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I hate to admit it, but the raccoon has become part of our routine. Daily feedings, check. Keep Dixie out and away from the garage at all times, check. Container of kitten milk replacement and bottles on the counter, check.
Rocky, as my husband named him, seems to be thriving in our garage. In addition to the bottles of kitten milk replacement, he has also started eating grapes, bananas, and kitten food. I am pretty sure the raccoon thinks Matt is his mother and Matt is ready to trade the dog in for the baby raccoon.
The routine seems to be working, until the raccoon escapes. Again.
It was a warm, sunny Saturday afternoon and I was settling onto the couch for a nap. Matt was out in the garage, doing whatever it is guys do in garages. He comes back in several times asking me why the dog keeps scratching the air return grate by the door and why wasn't I doing something about it.
Uh, I was trying to take a nap. That's why I wasn't doing anything about it.
Again the dog is written off for being crazy, which she has been because there has been a raccoon in the garage. Except there is a problem with Matt's assessment of the situation. I watched Dixie because my nap ambiance was disturbed and she wasn't scratching at the grate. She was intensely staring at it and her ears were perked up and her head was cocked in such a way that says, something is not right out there.
I fear the worst.
Matt quickly came in and confirmed my fear that Rocky, the raccoon, had escaped again. And then he quickly added that I shouldn't worry because he had the situation under control and the garage is sealed off from the house.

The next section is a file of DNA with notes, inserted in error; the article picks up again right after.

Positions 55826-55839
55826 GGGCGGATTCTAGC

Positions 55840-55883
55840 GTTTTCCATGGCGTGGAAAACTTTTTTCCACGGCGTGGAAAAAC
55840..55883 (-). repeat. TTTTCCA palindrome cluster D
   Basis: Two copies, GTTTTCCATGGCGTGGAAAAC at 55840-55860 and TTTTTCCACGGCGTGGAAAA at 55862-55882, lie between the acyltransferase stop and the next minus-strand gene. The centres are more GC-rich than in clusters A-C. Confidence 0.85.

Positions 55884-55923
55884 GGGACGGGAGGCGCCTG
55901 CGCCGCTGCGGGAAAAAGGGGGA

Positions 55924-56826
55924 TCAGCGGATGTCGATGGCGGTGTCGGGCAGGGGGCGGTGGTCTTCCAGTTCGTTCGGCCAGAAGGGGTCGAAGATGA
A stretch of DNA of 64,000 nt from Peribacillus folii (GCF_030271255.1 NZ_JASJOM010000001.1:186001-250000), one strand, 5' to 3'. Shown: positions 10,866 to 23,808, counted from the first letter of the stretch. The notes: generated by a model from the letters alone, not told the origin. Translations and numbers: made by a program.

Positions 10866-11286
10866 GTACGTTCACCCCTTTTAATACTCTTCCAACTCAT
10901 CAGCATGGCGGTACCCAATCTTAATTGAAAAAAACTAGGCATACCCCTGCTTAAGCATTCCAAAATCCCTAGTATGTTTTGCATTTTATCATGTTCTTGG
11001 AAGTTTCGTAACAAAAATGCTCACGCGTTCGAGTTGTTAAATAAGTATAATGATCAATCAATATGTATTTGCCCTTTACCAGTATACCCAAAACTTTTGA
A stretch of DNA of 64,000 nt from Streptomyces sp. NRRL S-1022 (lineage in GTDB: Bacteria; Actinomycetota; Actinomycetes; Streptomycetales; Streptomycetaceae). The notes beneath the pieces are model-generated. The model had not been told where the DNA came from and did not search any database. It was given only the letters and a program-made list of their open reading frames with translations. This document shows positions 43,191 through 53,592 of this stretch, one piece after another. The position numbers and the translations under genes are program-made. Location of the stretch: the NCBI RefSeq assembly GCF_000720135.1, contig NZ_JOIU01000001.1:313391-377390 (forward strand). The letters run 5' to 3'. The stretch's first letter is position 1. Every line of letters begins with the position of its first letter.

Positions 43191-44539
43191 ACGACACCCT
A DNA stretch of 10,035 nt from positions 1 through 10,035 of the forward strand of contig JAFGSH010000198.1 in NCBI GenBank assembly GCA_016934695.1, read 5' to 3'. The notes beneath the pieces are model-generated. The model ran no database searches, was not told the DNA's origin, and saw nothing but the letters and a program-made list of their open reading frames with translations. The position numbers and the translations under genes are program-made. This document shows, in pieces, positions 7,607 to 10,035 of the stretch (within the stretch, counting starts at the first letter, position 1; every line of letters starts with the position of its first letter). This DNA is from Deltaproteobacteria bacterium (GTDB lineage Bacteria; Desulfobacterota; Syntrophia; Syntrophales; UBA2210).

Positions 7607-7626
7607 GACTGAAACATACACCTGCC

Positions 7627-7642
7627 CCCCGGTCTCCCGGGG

We all know I am useless in these types of situations, so I stayed on the couch and took a nap. Dixie was once again retrieved to locate the raccoon which this time had crossed the garage and was located on top of the small fridge.
I drew a terrible picture of our garage layout to give you an idea of how far it escaped as compared to the first attempt. Nothing is drawn to scale and the measurements are not even close to being right. And yes, that is my attempt at drawing raccoon tracks.
When I woke up from my nap and ventured into the garage. I was told that the raccoon had been found and was placed back into his clearly-not-secure-enough-because-he's-escaped-twice-now container. I was very alarmed at how quickly he had gotten to the door that leads to the house and that he was climbing all over stuff. I feel like the entire garage needs to be decontaminated from the raccoon germs (I call it raccoon juice) that are everywhere. And why are we not paying more attention to the signals Dixie is giving us?
Needless to say, it was time for Rocky to go. Everyone, except for me, had gotten a little too comfortable with the raccoon living in the garage. Matt had accomplished what he set out to do which was to get the baby raccoon healthy enough to live on its own outside.
Part 4, Rocky's Release, is coming soon! Again, thank you so much for your interest and raccoon stories. If you like the story, share it on Facebook and Twitter with your own irrational fear or raccoon story!